May 1980

Adherence of Staphylococcus aureus to Infant Nasal Mucosal Cells

Author Affiliations

Department of Dermatology; Department of Pediatrics; Department of Dermatology University of California Medical Center San Francisco, CA 94143

Am J Dis Child. 1980;134(5):522-523. doi:10.1001/archpedi.1980.02130170072025

Bacterial colonization in the oral cavity of humans is at a low level during the first day after birth and increases to the adult level on the third day.1.2 The reason for this lack of bacteria during early neonatal life has not been explained. The adherence capacity of groups A and B streptococci to buccal mucosal cells at birth (day 1) is minimal, but it rapidly increases to the adult level on day 3. Staphylococcus aureus varies in its ability to attach to nasal epithelial cells.3 Nasal S aureus carriers have greater affinity for S aureus than do noncarriers. The epithelial cells of the newborn may serve as a useful tool in further studies of the mechanisms involved in bacterial binding and colonization on mucosal surfaces in man. This colonization is usually requisite for subsequent clinical infection.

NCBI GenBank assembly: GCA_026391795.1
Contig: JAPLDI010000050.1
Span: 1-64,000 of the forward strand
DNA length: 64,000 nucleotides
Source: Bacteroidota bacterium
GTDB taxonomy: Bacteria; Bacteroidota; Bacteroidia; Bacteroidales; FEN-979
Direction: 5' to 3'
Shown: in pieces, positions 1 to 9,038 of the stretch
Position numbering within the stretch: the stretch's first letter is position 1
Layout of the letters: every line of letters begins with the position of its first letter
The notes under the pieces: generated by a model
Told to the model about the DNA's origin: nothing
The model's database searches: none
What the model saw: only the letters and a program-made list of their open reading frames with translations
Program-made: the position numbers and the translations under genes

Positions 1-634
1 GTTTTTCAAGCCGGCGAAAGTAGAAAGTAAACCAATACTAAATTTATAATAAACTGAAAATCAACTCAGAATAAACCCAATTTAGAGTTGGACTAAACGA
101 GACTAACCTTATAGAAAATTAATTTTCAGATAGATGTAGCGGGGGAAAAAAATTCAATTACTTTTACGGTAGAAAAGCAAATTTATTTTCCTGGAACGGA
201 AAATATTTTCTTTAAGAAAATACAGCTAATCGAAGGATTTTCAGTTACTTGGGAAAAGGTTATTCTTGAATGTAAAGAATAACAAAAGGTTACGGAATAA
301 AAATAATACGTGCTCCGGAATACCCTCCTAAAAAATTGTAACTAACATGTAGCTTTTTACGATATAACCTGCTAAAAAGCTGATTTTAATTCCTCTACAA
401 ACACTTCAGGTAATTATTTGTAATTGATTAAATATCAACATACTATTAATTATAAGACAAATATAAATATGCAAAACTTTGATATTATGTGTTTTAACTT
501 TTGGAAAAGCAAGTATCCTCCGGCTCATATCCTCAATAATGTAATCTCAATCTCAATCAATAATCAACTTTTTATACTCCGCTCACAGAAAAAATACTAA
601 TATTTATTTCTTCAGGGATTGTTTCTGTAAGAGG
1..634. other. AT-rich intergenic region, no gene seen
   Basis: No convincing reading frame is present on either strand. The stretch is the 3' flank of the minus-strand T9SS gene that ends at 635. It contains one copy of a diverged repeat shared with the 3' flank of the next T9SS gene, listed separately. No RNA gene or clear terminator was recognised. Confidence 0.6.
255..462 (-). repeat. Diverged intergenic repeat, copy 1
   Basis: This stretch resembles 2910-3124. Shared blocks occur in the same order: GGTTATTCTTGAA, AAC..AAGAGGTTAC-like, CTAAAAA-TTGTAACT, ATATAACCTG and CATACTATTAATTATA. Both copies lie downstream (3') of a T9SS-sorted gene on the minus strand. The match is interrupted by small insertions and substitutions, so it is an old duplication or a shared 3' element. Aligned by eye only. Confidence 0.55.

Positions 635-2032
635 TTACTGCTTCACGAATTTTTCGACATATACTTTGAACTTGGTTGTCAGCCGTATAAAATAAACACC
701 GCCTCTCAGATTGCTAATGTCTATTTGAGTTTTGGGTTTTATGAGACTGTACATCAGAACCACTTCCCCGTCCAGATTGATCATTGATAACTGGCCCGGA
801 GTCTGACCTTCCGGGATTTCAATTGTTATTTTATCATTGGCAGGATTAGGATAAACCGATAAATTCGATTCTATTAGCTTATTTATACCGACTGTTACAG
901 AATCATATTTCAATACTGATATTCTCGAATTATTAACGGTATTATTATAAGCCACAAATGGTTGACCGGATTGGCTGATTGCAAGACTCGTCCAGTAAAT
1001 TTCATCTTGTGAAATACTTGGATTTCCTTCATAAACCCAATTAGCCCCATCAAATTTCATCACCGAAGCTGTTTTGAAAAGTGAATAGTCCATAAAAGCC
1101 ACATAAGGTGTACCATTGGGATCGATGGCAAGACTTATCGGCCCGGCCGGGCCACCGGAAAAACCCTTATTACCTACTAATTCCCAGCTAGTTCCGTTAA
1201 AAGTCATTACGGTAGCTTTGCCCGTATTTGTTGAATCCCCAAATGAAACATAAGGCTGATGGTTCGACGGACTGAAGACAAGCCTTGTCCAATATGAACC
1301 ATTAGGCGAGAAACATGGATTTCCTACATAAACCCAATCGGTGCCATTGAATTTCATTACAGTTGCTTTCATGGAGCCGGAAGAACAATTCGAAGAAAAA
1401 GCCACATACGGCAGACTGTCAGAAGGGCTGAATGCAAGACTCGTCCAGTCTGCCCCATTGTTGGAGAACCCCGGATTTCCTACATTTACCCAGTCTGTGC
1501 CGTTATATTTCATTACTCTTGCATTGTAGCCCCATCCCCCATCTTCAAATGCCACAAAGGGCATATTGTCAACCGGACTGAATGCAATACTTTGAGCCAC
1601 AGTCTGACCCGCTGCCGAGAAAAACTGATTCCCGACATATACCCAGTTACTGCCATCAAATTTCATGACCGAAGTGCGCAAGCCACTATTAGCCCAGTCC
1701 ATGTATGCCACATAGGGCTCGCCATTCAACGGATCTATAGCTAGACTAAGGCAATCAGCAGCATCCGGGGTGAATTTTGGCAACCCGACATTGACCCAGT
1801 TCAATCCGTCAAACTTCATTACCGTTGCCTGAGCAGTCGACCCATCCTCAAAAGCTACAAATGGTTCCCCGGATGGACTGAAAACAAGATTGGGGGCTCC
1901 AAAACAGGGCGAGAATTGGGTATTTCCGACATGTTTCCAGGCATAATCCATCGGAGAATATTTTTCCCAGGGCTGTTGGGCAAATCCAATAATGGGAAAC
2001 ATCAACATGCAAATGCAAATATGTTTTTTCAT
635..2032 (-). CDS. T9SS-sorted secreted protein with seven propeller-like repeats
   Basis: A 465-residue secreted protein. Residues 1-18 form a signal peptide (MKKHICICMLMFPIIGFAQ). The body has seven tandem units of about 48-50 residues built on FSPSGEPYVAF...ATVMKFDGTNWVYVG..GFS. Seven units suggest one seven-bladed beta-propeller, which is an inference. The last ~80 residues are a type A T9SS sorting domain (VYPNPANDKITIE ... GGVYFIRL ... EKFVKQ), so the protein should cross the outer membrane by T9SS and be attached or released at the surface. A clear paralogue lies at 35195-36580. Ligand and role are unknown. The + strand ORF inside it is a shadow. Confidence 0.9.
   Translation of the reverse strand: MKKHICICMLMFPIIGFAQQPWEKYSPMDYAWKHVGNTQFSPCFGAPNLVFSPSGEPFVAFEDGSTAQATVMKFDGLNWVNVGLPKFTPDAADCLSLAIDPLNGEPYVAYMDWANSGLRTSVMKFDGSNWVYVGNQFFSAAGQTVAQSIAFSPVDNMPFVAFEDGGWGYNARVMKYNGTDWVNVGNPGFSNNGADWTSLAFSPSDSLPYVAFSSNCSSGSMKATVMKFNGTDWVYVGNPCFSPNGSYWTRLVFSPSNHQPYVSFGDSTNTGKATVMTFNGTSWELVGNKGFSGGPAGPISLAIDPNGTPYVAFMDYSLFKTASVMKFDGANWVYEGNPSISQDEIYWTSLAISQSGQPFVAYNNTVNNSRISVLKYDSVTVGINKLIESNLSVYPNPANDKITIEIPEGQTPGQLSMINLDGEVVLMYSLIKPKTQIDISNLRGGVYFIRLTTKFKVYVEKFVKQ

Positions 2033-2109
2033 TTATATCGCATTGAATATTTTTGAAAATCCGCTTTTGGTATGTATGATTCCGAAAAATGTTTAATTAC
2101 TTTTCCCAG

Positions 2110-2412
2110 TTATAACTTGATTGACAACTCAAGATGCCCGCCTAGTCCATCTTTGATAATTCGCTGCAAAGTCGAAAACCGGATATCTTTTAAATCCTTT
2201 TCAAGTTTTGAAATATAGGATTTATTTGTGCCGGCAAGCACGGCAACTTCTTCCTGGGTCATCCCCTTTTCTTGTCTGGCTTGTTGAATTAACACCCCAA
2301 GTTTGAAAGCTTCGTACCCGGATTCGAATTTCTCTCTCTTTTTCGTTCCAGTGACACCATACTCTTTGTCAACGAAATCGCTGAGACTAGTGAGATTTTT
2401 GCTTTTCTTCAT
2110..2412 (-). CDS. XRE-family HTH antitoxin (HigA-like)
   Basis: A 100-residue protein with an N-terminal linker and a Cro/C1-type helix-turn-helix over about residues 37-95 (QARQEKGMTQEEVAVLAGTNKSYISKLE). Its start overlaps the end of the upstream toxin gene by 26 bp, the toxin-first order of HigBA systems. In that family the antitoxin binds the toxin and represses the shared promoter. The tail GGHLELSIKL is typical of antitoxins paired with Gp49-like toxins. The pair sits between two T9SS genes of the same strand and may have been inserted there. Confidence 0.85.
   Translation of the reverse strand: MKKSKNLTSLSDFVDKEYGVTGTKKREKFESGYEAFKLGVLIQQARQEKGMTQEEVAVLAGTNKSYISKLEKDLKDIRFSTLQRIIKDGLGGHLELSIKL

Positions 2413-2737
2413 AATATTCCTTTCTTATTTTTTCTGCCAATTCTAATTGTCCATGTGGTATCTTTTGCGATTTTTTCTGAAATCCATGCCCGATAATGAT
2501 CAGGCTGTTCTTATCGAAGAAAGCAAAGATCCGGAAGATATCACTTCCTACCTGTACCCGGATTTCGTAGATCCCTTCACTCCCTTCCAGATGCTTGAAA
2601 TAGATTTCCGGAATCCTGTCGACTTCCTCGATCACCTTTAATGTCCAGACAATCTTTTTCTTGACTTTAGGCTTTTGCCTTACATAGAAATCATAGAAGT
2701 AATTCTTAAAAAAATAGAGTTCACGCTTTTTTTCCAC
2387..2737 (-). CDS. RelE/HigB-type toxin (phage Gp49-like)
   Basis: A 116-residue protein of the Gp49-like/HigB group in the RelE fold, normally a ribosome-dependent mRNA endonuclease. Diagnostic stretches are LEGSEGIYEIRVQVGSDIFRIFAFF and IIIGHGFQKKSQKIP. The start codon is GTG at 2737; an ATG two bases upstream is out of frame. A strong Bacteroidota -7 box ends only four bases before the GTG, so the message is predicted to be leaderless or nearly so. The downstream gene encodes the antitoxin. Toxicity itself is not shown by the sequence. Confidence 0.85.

The present study investigates the adherence of S aureus to nasal